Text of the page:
By Adam Cummins
Ursula Le Guin was an author who wrote novels and poetry. Most would call her a science fiction and a fantasy author. She was born in 1929 in California, where she was raised in a house with three brothers. She submitted her first story to a magazine when she was just eleven years old: it was rejected. This did not deter her.
Le Guin kept writing, pursuing a career in the literary arts, and in 1959 her first novel was published. Rocannon’s world was the first novel in what was to become the Hainish Cycle, a sprawling, multifaceted exploration of anthropology within science fiction. She hails from the new wave science fiction era, an era which grounds itself in mystery and the inner fantastic. She was taught in the same high school class as Philip K. Dick. But rather than aiming to confuse the reader, like her contemporaries Dick and Ellison, Le Guin creates worlds with touching characters and intimate relationships, both romantic and Platonic. Her worlds are magnificently accessible. They satisfy a hunger for sentiment as well as offering the tribulations we expect from science fiction. Her books are methodically deep, meticulously crafted from layer upon layer of religious themes and complex concepts.
You needn’t head toward space to enjoy yourself with Le Guin. Instead, look into the realms of fantasy. Earthsea is a series of books exploring a vast archipelago world. Ged, a stoic wizard, one of the finest protagonists in fantasy history, has his tales and misdeeds recounted, including battles with dragons and a battle against his shadow self. He becomes a major influence on the world, a vital organ in its history. It’s impossible not to feel the vitality of the world Le Guin creates in Earthsea. It’s a truly sublime series of novels.
Le Guin’s dedication to literature was paramount; she was a river from which fantastic writing flowed. Her long and illustrious career is one that spans more than half a century of science fiction. As Literature students, we can look to Le Guin not only as somebody to admire but something to aspire to. We want to write, and she wrote to a fantastic standard whenever she wrote. She expressed herself through both prose and poetry, essay and fiction, conceptual and intellectual. For students, Le Guin represents more than a dedicated author (although there’s no denying that she was). She represents a crossing of the generations, a bridge between contemporary genre fiction, golden age pulp and new wave. It would be nigh on impossible to find people who dislike Le Guin for the right reasons. She’s accessible but her work possesses complexity for those who seek it. She’s welcoming to those with a sentimental streak. But there’s also danger for the thrill seekers. Ursula Le Guin was, undoubtedly, a writer of the people.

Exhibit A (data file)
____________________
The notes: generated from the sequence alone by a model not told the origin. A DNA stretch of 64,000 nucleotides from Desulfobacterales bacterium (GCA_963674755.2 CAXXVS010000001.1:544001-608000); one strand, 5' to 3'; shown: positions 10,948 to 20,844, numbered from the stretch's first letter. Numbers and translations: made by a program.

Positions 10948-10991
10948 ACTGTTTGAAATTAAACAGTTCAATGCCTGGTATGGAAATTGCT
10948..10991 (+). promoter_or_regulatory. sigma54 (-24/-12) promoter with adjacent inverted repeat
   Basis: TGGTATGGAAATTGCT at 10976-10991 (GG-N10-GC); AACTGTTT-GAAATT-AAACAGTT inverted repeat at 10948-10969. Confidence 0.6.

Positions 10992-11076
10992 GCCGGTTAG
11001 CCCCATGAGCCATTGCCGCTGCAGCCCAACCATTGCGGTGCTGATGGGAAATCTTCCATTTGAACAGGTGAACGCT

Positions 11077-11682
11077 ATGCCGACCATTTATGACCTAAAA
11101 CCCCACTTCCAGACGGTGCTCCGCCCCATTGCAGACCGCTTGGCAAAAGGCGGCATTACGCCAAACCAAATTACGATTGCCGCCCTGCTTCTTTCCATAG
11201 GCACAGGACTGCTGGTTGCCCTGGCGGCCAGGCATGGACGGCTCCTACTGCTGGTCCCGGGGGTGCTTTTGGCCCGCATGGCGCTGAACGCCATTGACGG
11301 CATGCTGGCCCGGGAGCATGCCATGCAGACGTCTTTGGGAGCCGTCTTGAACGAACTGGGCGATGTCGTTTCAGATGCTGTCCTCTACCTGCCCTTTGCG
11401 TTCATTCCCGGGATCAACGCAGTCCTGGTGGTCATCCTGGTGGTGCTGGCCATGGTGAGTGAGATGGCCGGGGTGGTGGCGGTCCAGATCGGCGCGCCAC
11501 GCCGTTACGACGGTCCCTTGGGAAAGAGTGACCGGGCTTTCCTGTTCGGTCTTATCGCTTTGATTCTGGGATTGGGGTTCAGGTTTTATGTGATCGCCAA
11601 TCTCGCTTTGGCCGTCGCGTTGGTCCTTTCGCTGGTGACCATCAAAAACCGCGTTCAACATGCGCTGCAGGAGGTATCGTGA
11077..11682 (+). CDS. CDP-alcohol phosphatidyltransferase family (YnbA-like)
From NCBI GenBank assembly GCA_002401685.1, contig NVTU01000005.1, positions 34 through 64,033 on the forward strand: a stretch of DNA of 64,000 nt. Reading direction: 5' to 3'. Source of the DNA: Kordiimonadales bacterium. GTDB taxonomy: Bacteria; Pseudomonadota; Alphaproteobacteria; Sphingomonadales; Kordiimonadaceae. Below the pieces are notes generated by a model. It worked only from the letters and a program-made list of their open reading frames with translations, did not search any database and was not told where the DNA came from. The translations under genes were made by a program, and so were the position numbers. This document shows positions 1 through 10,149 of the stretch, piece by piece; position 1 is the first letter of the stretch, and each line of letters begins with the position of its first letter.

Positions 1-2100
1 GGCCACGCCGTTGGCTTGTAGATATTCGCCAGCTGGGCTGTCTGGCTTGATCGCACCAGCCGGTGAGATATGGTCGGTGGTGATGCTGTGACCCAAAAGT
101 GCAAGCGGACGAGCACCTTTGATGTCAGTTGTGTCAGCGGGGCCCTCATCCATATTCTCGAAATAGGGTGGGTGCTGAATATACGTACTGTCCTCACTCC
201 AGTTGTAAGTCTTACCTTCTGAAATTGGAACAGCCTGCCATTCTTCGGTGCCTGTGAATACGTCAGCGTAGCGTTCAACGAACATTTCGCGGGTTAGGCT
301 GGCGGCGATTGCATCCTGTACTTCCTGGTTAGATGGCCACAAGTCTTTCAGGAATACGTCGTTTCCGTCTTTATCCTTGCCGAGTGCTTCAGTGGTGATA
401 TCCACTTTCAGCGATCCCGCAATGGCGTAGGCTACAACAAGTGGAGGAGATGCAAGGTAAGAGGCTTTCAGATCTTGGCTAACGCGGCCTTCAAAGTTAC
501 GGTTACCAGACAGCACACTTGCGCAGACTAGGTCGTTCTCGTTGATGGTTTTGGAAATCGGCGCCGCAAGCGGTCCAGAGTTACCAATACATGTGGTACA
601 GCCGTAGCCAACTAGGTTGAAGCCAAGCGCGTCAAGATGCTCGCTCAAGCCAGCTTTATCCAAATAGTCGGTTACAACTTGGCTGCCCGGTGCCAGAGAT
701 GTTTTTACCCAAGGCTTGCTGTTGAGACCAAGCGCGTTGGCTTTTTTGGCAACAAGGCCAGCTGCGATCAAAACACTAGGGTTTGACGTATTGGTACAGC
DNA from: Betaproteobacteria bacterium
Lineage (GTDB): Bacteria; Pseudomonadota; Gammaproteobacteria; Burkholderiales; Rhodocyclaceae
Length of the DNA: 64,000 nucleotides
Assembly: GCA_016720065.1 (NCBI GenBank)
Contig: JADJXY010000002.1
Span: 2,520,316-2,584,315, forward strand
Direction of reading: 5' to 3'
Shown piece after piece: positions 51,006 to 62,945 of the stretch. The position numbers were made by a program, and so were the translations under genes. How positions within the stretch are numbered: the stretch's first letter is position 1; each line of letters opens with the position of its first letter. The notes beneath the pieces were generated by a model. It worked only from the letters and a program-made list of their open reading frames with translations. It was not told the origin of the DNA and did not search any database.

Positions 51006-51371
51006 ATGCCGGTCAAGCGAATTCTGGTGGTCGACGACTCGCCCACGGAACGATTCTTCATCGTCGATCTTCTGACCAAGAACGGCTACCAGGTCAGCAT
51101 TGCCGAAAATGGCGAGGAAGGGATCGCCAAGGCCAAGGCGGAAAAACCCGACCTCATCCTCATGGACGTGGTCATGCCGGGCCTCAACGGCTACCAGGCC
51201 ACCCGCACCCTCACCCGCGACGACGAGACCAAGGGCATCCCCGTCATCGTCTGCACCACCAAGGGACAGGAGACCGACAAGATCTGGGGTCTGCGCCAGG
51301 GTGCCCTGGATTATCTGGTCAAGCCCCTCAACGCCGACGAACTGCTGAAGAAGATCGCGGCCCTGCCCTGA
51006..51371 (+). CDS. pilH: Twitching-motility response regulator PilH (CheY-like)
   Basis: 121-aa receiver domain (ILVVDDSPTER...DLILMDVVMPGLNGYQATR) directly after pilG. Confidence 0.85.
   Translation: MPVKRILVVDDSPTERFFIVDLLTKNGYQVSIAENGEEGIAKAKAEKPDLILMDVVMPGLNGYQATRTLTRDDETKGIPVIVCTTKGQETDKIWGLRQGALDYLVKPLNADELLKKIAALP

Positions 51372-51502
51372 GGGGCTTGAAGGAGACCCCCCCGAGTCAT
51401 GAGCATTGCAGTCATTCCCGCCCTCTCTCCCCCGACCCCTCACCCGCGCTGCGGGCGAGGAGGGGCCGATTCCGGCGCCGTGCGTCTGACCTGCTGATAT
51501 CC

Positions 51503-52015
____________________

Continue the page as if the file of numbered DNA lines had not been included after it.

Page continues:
On the 22nd of January, Ursula Le Guin passed away in her home. Right up until this point she remained a vocal member of the writing community, and it’s a certainty that the words she spoke and wrote will still be read years from now. Ursula Le Guin deserves to be placed amongst the highest rank of authors and undoubtedly deserves to be remembered as what she was: a writer of many times.
A man would know the end he goes to, but he cannot know it if he does not turn, and return to his beginning, and hold that beginning in his being. If he would not be a stick whirled and whelmed in the stream, he must be the stream itself, all of it, from its spring to its sinking in the sea.
Ursula K. Le Guin, A Wizard of Earthsea